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Property crimes were up in April over last year, but violent crimes were down, as Austin residents settled deeper into quarantine mode during the first full month the city was shut down to avoid spread of the coronavirus, according to a new report from Austin Police Chief Brian Manley.


The April numbers, released this week in the Chief's Monthly Crime Report, count the number of times police were called for crimes ranging from homicide to gambling.

They appear to tell the story of a city hunkering down and staying off the streets—with fewer crimes like pick-pocketing and shoplifting, fewer violent incidents, and more property crimes that are easier done with no one around.

There's also an overall 38% drop, compared with April 2019, in crimes typically encountered by patrols or neighborhood watch groups: weapons violations, drug charges, prostitution, gambling and other violations known as "crimes against society."

"It all has to do with people not being outside," said Austin police Det. Ken Casaday, president of the Austin Police Association. "They're locked up and scared to go outside. I think the more you see people going out and feeling comfortable leaving the house, the more crime you'll see."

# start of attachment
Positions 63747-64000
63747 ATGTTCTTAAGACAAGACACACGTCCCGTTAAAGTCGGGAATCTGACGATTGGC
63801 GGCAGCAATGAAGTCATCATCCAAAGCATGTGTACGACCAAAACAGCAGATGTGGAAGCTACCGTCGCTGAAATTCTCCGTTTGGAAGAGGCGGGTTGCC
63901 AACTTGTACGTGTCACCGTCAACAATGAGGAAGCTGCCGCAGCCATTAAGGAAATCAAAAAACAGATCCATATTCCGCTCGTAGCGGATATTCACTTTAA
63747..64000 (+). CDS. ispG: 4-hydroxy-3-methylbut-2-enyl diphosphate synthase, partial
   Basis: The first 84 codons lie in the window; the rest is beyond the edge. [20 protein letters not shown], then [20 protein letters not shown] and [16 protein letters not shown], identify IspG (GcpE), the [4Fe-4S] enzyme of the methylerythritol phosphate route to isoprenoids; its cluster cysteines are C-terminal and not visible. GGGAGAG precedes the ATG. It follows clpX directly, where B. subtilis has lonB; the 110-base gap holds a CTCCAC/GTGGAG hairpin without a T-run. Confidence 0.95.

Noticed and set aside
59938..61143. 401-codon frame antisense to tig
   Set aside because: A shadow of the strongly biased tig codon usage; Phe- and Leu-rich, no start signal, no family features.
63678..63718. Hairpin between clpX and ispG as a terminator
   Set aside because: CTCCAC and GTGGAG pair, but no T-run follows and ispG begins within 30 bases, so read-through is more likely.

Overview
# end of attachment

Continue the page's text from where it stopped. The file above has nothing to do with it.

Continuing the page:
When the lockdown began in mid-March, police saw an uptick in violence, which they attributed to tensions boiling over in the early days of the pandemic.

In April, violent crime dropped, dipping some 13% below last year's rate.

Casaday said those changes could be attributed to regular statistical swings, less reporting and fewer opportunities.

The sharpest decline in violence, both from March to April and over last year's numbers, came in simple assaults, which commonly occur during bar fights and muggings—no deadly weapons and no major injuries.

But with no bars open and fewer people roaming the streets, these types of attacks were down from 933 in March to 791 in April. The numbers are similar when compared with April 2019.

Casaday said the lack of nightlife activity is a clear contributor to that drop, likely short lived.

"Once you start seeing the bars open up, I think you'll see more of that," he said.

Property crimes like robberies, arsons, burglaries, auto thefts and car break-ins saw significant increases from the same month and time span as last year.

Manley said a large chunk of those are typically perpetrated by teenagers, who now have no school or activities to occupy their time.

"With the kids not being in school and a lot of the parents working, it's a good mix for property crime," he said.

Asked whether economic desperation is a factor, Manley said he hasn't seen that yet.

"But the longer this goes on, and the more people that become homeless or without a paycheck, I would expect those types of things to increase," he said.

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